In the final attempt to make something of 2020, I set off with two friends from Toronto to do an overland expedition of Western Canada. Unlike typical trips, there was still a pandemic going on, so we didn’t spend any time in provincial / national parks. Rather, we elected to explore the vast network of forest service roads / logging roads where we were mostly by ourselves. Not only was this the safest option for travel during a pandemic, but we got the chance to discover some hidden gems as well. The goal was simple – stay safe, explore the beautiful nature of Western Canada, and capture the experience in a short cinematic film. What we found in the end was mind-blowing:
The expedition vehicle
For this expedition, we were only using one vehicle, my 2009 Toyota FJ Cruiser, so it was especially important to make sure that the vehicle was fully and properly equipped to be able to navigate the off-road conditions. On solo vehicle expeditions like this, it pays to be over prepared.
Vehicle Upgrades / Recovery Gear
The vehicle upgrades were modest, but enough to handle the job:
• A Bilsten 5100 kit and OME front and rear springs
• a Coastal Offroad High Clearance Front Bumper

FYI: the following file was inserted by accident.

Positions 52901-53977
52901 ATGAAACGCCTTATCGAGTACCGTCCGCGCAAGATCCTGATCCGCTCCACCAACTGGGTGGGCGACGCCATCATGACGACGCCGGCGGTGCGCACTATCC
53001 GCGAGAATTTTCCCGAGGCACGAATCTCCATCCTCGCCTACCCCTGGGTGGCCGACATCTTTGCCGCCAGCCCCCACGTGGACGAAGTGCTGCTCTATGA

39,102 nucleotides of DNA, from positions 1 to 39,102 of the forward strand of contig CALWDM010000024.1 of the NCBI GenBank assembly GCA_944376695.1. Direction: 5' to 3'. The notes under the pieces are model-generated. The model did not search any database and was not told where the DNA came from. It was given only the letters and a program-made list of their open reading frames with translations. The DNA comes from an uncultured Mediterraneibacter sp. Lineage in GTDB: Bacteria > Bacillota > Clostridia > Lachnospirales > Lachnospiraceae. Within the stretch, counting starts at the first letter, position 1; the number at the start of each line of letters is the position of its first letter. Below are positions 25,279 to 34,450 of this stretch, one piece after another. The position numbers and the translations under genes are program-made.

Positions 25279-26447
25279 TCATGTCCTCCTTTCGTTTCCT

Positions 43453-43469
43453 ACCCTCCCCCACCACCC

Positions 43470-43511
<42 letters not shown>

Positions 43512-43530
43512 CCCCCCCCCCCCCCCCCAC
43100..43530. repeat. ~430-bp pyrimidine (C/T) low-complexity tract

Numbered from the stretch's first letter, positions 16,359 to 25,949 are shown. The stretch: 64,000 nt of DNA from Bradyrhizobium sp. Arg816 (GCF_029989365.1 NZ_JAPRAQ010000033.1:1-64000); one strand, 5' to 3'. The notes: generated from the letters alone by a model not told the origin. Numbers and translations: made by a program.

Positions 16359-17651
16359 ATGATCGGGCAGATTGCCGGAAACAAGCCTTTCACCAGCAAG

• Upgraded roof rack with a hard shell rooftop tent
• Flood lights
• Aluminum skid plate armour
• ARB side awning
For recovery gear, we wanted to be prepared, but also light and efficient. Therefore, we narrowed it down to the following:
• Wrenches, socket set, breaker bar
• Factory Bottle Jack
• Coast Offroad Front Bumper fitted with a 10,000 lb winch
• Skid plate armour
• Recovery Gear Bag (Snatch Block, Trunk Saver, Kinetic Strap, Tow Strap, Shackles)
• Air compressor
• Tire Repair Kit
• Car Battery Booster
The initial haul from Toronto to Vancouver Island was a test of endurance. We averaged about 12 hours of driving each day to make it there in 4 days for a total of 48 hours on the road. In this time, we covered over 4,500 kms / 2,800 miles. Needless to say, we were quite toast after that 4-day stretch.
We needed to make a quick stop on Vancouver Island when we got there, and after a few days of rest and recovery, we took the ferry back onto the mainland where the real adventure began. We started at Harrison Lake (just northeast of Chilliwack) and headed into the trails. On the west side of British Columbia, there was a constant mist of light rain while we were there, but we were well prepared for the conditions to stay dry and warm during camp. We made a quick stop at the hot springs, and proceeded out to Nahatlatch Fire Lookout, where we got to see some breathtaking views of the mountains and the valley.
From there, we headed east to Spillimacheen where we entered into the trails again and found ourselves deep into the mountains. This was on the east side of British Columbia, and the climate was the opposite of what we experienced on the west side – it was much drier and most of the days were clear and sunny. We were extremely lucky to get the weather that we did, otherwise, shooting any scenic footage would have been next to impossible!